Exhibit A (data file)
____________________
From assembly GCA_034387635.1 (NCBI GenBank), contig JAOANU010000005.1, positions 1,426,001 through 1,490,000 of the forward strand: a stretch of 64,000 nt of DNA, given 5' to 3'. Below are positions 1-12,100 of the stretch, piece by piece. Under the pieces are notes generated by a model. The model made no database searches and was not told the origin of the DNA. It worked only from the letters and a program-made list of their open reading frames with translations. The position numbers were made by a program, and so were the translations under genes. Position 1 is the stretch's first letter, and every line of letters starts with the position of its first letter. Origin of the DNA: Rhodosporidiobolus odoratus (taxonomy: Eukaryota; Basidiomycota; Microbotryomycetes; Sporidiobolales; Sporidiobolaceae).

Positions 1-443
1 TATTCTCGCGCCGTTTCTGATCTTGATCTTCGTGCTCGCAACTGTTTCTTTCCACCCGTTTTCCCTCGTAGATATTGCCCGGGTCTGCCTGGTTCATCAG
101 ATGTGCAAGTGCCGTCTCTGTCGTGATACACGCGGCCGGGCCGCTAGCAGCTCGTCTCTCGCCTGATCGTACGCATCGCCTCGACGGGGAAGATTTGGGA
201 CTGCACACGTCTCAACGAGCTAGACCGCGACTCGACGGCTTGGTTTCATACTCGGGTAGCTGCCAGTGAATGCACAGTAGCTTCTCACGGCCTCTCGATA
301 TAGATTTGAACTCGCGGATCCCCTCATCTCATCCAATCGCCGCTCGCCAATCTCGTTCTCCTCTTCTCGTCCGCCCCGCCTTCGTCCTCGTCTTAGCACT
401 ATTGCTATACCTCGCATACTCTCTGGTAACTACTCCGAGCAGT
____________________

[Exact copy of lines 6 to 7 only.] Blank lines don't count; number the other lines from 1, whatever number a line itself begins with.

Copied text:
301 TAGATTTGAACTCGCGGATCCCCTCATCTCATCCAATCGCCGCTCGCCAATCTCGTTCTCCTCTTCTCGTCCGCCCCGCCTTCGTCCTCGTCTTAGCACT
401 ATTGCTATACCTCGCATACTCTCTGGTAACTACTCCGAGCAGT